Michael Jacobus is the executive director of a camp created specifically to deal with kids who have serious screen addictions.
Called Reset Summer Camp, the program will take place this summer on three college campuses in California, Texas and North Carolina.
Last year was the first year for Reset, which is a four-week-long commitment with a clinical director on staff to help kids work through their “digital detox.” It costs $7,800 for the entire month for a new camper.
“Our camp is for parents who are running out of options,” Jacobus said. “It’s kind of the last step before a wilderness program or a lock-down therapeutic facility.”
The program is for kids whose grades have started to slip and whose behavior has gotten really bad, he said. The detox works for the month the campers are there, he said. But for the “fix” to stick, parents must commit to changing their own habits and following the camp’s recommendations, Jacobus said.
The basics include:
- No tech of any kind in bedrooms. Bedrooms are for sleeping, reading or maybe listening to music, he said.
- And no screen light two hours before bedtime.
- And no screen light two hours before bedtime.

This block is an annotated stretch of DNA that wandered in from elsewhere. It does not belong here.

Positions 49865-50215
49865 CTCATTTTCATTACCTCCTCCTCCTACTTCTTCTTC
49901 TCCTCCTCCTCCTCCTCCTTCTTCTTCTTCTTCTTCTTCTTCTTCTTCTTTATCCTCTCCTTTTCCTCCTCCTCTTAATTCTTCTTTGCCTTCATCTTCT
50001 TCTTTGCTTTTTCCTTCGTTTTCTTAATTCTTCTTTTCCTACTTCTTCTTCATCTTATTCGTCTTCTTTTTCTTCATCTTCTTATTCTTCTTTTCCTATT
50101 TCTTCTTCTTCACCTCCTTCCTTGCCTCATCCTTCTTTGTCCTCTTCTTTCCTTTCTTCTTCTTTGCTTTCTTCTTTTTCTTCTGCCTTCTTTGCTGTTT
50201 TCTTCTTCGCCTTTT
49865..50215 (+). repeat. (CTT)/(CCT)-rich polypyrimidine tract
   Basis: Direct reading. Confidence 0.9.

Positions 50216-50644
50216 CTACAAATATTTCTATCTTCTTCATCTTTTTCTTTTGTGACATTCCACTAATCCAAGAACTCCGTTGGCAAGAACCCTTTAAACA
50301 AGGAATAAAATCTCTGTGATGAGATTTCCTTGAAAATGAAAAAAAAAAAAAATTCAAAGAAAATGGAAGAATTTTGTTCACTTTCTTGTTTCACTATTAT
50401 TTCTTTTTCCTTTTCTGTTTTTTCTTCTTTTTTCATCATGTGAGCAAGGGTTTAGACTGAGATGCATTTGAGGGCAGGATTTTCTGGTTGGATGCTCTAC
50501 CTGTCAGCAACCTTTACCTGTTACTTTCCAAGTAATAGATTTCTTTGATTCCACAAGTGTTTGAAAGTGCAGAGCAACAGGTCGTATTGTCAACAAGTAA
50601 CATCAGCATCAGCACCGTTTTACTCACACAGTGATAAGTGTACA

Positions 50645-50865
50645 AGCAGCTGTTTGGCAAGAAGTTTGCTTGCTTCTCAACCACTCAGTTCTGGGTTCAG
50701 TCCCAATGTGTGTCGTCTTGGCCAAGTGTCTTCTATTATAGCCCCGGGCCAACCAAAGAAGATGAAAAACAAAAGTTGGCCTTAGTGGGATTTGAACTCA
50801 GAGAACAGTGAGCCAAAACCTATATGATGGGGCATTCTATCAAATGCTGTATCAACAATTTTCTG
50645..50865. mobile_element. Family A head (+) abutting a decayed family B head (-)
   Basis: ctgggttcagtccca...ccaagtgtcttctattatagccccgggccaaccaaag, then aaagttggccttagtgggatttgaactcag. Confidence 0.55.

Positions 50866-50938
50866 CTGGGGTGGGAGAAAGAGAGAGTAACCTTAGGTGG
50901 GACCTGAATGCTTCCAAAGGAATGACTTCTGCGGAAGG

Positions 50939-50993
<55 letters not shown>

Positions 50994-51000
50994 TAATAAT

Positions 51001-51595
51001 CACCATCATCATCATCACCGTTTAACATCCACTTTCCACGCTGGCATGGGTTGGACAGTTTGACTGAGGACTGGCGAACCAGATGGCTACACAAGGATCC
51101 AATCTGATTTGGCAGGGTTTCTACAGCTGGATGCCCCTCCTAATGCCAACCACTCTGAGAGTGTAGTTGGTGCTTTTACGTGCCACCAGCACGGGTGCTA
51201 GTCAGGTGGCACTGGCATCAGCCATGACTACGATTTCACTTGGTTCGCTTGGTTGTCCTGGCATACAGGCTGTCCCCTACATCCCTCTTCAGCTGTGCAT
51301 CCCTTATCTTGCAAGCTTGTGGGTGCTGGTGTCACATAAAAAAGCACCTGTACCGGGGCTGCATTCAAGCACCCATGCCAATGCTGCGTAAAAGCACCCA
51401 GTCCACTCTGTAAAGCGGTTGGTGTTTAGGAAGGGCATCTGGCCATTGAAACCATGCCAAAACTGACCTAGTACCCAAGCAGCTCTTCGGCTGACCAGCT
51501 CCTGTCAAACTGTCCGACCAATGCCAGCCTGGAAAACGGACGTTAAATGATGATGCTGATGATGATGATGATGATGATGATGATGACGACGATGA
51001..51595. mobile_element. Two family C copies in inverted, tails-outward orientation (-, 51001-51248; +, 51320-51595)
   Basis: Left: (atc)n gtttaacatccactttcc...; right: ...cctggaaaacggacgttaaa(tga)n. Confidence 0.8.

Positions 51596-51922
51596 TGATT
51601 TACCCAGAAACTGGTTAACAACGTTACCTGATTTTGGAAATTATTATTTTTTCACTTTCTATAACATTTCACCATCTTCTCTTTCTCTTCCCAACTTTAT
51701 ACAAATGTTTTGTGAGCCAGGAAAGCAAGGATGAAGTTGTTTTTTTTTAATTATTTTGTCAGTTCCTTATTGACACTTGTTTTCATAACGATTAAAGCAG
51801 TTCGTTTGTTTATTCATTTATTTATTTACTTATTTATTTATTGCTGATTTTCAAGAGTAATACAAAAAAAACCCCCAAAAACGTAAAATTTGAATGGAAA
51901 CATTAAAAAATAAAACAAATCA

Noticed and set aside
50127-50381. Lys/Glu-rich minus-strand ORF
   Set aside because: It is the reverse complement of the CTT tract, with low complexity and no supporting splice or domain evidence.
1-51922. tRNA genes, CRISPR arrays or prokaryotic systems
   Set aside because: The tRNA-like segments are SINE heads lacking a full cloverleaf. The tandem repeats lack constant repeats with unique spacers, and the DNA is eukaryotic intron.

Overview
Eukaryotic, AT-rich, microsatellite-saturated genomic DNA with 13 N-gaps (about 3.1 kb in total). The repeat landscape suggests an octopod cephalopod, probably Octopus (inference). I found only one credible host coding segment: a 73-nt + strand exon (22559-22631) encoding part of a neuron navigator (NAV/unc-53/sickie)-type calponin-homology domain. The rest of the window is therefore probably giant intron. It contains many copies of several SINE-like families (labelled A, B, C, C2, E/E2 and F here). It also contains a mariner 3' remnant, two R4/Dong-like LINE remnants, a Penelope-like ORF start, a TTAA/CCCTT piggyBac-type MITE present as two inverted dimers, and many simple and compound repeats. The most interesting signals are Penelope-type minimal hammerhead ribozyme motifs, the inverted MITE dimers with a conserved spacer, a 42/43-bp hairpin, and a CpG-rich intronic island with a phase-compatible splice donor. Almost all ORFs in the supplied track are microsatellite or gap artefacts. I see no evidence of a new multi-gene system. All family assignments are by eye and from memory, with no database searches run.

“We had a couple parents last year at the family workshop sitting at the back of the room on their phones the whole time,” he said. “When I talk to elementary school parents, I tell them, ‘I don’t want your kid at my camp. Solve this now when they’re 7, 8 or 9 years old.”
‘A looser leash’
At Camp Ernst, the “no screens” rule draws applause from most parents during family orientations, said Elizabeth “Eli” Cochran, the camp’s executive director.
There are moms and dads, however, who actually try to help their kids smuggle phones into camp, she said.
“They go through the whole charade of they have an old phone that the camper will say, ‘OK — here’s my phone’ in front of the counselor so the counselor thinks they turned their phone in,” Cochran said.
The child’s real phone is tucked away in a sleeping bag.
“Parents are used to being connected to their kids,” she said. “As a mom myself, I’m used to talking to my kids on a regular basis.”
The whole point of summer camp, though, is to give kids a “bit of a looser leash,” she said, and give them a chance to build up their confidence and independence.
Cochran stressed that she and her staff are always available for emergencies and respond to parents on their own cell phones as needed.
“I think that what kids learn at camp when they learn how to interact with people face-to-face and learn to make friends with another person in person, I think that is a priceless life skill that can be applied everywhere else and for the rest of their life,” Cochran said.
Lexi Wilhoit said giving up her cell phone and tablet while she’s at camp has other benefits, too.
It improves her eyesight, she said, and she sleeps better, too.
“At home, you’re just like stuck in a room, probably not listening to the sounds of nature,” she said. “Yet at camp, they just have these, like, open windows. Like you can hear the crickets chirping at night. It sounds really cool.”
Plus, she said, screens aren’t the only way campers and their parents can communicate with each other.
“You can always send letters,” she said.